The latest volume in the Society of Architectural Historians' prestigious Buildings of the United States series, Buildings of Delaware is the first book to document the state's architectural history from all periods. Extensively illustrated with photographs and maps, and supplemented by a glossary and bibliography, the volume covers buildings of many styles, types, and materials, from grand mansions to vernacular structures, and from urban to rural settings. The noted architectural historian W. Barksdale Maynard spent much of 2002 through 2004 canvassing the rich cultural heritage of the state and investigating its relationship to the built environment--from an ancient Dutch dyke of 1660 to a cutting-edge cable-stay bridge recently completed, from colonial smokehouses in the countryside of Kent County to a rare, intact, International Style 1940s elementary school in the city of Wilmington. Among the architectural forms discussed are industrial and agricultural buildings and structures that characterize the state's rivers, canals, and shoreline, from gristmills to bridges and lighthouses. Major cities such as Newark and Wilmington are considered at length, with entries on homes, churches, schools, and government buildings, and the state's natural landscape, parks, and such renowned gardens as Winterthur are also described. Buildings of Delaware will provide scholars with valuable information on the architecture of the state, and will spark the imagination of general readers and local historians as well.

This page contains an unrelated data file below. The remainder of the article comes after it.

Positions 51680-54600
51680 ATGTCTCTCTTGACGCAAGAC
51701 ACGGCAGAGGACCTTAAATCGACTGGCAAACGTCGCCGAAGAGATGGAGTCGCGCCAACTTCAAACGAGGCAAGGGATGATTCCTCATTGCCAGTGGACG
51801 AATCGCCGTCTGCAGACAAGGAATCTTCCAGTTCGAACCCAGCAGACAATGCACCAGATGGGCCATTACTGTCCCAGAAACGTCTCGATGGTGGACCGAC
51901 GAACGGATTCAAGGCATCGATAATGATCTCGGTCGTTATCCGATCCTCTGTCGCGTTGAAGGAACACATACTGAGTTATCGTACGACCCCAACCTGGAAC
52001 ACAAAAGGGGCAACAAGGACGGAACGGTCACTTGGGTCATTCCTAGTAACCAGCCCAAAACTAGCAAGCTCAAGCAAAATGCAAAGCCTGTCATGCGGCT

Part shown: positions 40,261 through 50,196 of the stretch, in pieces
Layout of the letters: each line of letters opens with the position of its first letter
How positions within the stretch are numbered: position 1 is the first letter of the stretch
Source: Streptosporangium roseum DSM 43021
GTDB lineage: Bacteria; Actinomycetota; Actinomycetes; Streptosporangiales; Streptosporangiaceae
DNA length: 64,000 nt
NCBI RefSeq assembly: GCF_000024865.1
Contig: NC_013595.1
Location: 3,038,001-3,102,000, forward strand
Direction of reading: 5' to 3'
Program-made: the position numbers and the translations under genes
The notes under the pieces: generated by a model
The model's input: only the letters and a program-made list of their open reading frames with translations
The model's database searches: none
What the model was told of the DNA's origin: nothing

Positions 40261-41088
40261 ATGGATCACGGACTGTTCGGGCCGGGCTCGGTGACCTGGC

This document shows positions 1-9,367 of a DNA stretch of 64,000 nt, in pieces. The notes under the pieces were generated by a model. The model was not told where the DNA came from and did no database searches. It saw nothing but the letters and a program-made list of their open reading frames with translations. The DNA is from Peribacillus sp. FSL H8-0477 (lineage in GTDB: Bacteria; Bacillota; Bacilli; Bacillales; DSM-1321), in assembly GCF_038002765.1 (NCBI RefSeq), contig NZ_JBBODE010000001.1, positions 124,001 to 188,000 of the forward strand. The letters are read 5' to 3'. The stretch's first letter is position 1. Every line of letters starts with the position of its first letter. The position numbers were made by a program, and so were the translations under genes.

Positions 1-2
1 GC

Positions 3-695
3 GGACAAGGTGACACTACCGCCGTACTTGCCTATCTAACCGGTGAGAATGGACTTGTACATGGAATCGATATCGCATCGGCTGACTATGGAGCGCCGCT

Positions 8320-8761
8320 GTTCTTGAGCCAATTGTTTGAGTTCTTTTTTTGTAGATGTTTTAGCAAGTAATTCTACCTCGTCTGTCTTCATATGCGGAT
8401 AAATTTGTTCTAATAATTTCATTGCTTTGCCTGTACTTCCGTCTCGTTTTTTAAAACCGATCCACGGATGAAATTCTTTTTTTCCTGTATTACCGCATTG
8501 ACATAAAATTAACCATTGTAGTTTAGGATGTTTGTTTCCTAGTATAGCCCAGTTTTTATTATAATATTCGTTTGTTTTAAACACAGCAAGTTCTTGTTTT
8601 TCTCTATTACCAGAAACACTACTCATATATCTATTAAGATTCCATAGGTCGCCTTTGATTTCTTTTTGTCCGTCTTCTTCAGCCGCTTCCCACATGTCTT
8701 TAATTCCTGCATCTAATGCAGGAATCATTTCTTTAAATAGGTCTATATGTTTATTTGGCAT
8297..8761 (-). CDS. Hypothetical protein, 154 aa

A volume in the Buildings of the United States series of the Society of Architectural Historians
W. Barksdale Maynard, Lecturer in the art history departments at Johns Hopkins and Princeton, is the author of Walden Pond: A History, Architecture in the United States, 1800-1850, and Woodrow Wilson: The Battle of Princeton and the Making of an American President.